Pakpao's Eddy Thretipthuangsin Gives Us The Skinny on Fingerroot and Holy Basil.

Welcome to Wild Things, where we dive into the kitchen of some of Dallas' most daring chefs to find out what wild, interesting ingredients these food artists are playing with. Whether it's a taboo ingredient or just a food item you wouldn't think you'd find at a certain establishment, it's about time someone highlighted the unconventional or unexpected. Here, we invite you to open your mind — and your mouth — to the wild things in Dallas.

This week, we highlight two lesser-known ingredients traditionally used in Thai cuisine. These ingredients may look like foods you're probably familiar with, but they pack a very different flavor than their well-known counterparts.

Below, Thailand native and executive chef Eddy Thretipthuangsin of the new, popular Design District eatery Pakpao tells us about the wildest things in his kitchen.

What is the wildest ingredient in your kitchen?
The wildest ingredients will probably be the fingerroot and the holy basil. The [fingerroot] literally looks like a finger. The name of it is actually fingerroot, but a lot of chefs or some other people may refer to it as wild ginger. And you can't find holy basil at the stores, anywhere.

What do they taste like?
Even though [the fingerroot] is a wild ginger, it doesn't taste like ginger at all. It still has that spice, that heat element, but it's different. It's really hard to explain. It smells different — it has that spice but it has a floral flavor. It has a subtle flavor. There's really nothing to compare it to.
Holy basil is very intense. Holy basil is like Thai food 101; this is what I grew up eating. But when you go to a Thai restaurant and they use [Thai basil], I go “that's not pork basil.” It doesn't taste the same. It doesn't taste like anything that we know. It might be close to the Italian sweet basil, but it's not the same. The aroma is close to the Italian sweet basil, but the flavor is a lot more intense — like cinnamon basil, kind of.

Why did you decide to feature these wild ingredients?
The main Thai ingredients that we use that most Thai restaurants probably don't use are holy basil, fingerroot and the yanaang leaf. Holy basil has limited availability and supply and the shelf life for it is very short — like two days. So, economically, some people decide to take a shortcut because it doesn't make sense. But, for me, we are fortunate and I've been able to sort it out with our supplier that we get holy basil in every other day. I get them in from all over the place — from Hawaii and other places. But, again, a dish [that features this ingredient], like the ground pork basil, without the holy basil, it's not the same dish. A lot of Thai restaurants use that name, but they use Thai basil, not holy basil. But, if you go to Thailand, it's all holy basil, not Thai basil. Holy basil is an essential [ingredient]. You need it.

I think a lot of people don't know fingerroot and it's actually one of the main, key elements that we use in a lot of our curry. Nobody ever sees it in a raw form because a lot of time it’s blended in, it's made in a curry. One of the things that we do in one of our dishes, our crispy fish curry, is we add fingerroot to the dish. We slice [the fingerroot] really thin. So, when you consume it, when you taste it, you get that flavor. Y'know, it's a little heat, but it's subtle heat, [and] it also brings everything together. It's adding another depth to the dish. When we use [fingerroot] in the dish, it's not the main ingredient, but it's there to kind of bring everything together.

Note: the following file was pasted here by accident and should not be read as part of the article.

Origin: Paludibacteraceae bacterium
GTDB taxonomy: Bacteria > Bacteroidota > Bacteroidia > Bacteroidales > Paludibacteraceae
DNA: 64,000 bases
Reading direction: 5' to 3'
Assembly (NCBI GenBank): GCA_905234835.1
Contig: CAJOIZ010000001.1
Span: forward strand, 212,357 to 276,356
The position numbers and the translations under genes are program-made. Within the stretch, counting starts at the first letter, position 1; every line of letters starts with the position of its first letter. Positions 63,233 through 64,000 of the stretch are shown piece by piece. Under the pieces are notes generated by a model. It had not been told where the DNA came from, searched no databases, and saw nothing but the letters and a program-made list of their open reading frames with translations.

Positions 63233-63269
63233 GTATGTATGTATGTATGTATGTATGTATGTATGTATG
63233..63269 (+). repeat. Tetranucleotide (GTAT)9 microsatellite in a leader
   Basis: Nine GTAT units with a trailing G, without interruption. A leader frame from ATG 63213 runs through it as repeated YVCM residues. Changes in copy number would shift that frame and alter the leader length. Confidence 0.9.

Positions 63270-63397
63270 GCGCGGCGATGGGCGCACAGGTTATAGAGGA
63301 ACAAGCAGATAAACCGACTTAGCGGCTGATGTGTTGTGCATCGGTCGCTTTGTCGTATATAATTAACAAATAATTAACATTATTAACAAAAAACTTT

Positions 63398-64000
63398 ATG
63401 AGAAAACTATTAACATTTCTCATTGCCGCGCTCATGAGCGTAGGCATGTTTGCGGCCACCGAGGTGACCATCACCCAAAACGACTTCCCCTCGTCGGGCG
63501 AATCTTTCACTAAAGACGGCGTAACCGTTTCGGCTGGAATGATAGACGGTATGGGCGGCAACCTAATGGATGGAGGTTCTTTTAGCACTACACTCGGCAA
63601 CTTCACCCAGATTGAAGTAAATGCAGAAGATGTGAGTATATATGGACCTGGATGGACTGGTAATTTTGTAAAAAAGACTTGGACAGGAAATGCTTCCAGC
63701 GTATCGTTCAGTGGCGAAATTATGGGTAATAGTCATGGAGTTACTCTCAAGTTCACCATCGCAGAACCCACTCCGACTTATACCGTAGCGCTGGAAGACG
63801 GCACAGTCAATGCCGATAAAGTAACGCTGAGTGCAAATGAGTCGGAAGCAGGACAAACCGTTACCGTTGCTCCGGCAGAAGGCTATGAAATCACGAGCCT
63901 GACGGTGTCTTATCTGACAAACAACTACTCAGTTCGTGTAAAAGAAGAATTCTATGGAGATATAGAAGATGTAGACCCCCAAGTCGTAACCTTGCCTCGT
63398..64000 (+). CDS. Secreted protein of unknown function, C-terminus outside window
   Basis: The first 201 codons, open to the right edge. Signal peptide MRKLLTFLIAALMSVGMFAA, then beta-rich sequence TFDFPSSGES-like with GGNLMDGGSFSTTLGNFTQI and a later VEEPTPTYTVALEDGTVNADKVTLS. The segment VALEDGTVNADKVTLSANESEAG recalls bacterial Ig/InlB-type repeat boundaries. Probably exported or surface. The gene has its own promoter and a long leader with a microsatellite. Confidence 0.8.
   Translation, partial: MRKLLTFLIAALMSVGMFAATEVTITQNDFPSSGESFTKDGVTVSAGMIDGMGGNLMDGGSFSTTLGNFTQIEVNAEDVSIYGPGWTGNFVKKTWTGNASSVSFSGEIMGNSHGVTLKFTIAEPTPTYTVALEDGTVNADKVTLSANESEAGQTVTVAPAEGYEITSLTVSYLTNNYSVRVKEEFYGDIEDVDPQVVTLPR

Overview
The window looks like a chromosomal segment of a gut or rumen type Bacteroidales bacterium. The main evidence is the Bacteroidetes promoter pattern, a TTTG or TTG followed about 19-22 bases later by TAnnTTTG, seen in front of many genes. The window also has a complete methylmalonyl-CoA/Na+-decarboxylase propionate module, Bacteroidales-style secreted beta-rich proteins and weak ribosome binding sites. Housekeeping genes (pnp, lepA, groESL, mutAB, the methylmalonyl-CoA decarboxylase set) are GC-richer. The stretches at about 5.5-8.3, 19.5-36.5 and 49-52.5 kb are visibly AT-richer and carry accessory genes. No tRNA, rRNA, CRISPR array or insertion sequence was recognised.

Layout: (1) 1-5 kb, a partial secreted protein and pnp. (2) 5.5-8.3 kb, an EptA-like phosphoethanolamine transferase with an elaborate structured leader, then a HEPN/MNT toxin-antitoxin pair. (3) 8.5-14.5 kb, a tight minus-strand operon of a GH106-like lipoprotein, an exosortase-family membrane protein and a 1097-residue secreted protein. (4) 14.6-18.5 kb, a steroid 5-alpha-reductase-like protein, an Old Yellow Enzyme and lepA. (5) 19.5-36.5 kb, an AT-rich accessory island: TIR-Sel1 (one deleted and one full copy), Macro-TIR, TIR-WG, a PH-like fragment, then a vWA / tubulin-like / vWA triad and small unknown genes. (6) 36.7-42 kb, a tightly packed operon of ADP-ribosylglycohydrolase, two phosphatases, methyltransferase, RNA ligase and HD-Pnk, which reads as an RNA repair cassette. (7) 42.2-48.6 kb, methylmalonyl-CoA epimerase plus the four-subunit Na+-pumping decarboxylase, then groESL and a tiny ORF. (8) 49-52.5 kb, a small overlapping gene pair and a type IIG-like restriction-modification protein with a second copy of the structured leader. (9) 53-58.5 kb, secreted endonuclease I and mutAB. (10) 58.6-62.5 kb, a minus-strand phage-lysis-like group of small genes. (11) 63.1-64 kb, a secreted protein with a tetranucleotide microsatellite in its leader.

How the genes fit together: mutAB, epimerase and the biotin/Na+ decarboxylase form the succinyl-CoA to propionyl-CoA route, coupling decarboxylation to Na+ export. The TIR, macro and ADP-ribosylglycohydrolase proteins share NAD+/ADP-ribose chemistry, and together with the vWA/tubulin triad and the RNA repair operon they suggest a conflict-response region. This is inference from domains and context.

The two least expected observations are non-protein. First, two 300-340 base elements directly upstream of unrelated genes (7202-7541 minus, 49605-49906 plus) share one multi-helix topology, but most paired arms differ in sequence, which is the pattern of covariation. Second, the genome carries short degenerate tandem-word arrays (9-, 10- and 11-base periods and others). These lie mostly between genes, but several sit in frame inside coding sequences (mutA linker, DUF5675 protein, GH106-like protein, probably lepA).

What makes having these items in your kitchen special?
I'm always a big fan of when I make a dish, the guests have it and they can't figure out what [flavor] it is — but in a good way, like a mystery ingredient. Everything we put on a plate is there for a reason. These ingredients add more complexity to the dish. Thai cuisine is all about complex flavors. These ingredients add a new element, a new depth of complexity. I would say 9.5 out of 10 Thai restaurants in Dallas don't use holy basil. You're not going to find [these] ingredients in most places.

Fresh fingerroot. Thretipthuangsin broke off a piece of the root for me to try. The flavor is earthy, spicy and floral. The aroma or flavor of fingerroot doesn't compare to common ginger.

Fresh fingerroot with holy basil. Despite looking like common basil, holy basil has a deep flavor that tastes like a mix of spearmint and basil. Thretipthuangsin said the holy basil he has in stock right now is from Florida. When he was getting holy basil from Hawaii, the leaves were smaller and more flavorful, with tones of anise and spice — more like the holy basil from his home country.

A look into the open kitchen from the dining area at Pakpao. Thretipthuangsin said storage space is limited, so a lot of the pantry items are on display.

Thretipthuangsin gathered ingredients to prepare his crispy fish curry. Holy basil, Thai basil and sliced fingerroot sit on one plate while bamboo shoot, Thai apple eggplant, yellow squash and kaffir lime leaf, garlic and other vegetables rest in a bowl.

Crispy catfish, which Thretipthuangsin coated in rice flour and fried.

Thretipthuangsin get an extremely hot wok ready for the curry.

Thretipthuangsin throws the vegetables for the crispy fish curry in the wok.

After adding chili paste, red curry and crispy fish, the curry cooks and expels smoke in the blistering hot wok.

A close up the finished dish.

Executive chef Eddy Thretipthuangsin and sous chef Rudy Mendoza with their Pla Douk Pad Phet (or Crispy Catfish with Red Curry) dish, $14.

Executive chef Eddy Thretipthuangsin with his dish at Pakpao.

Crispy catfish with red curry, holy basil and fingerroot.

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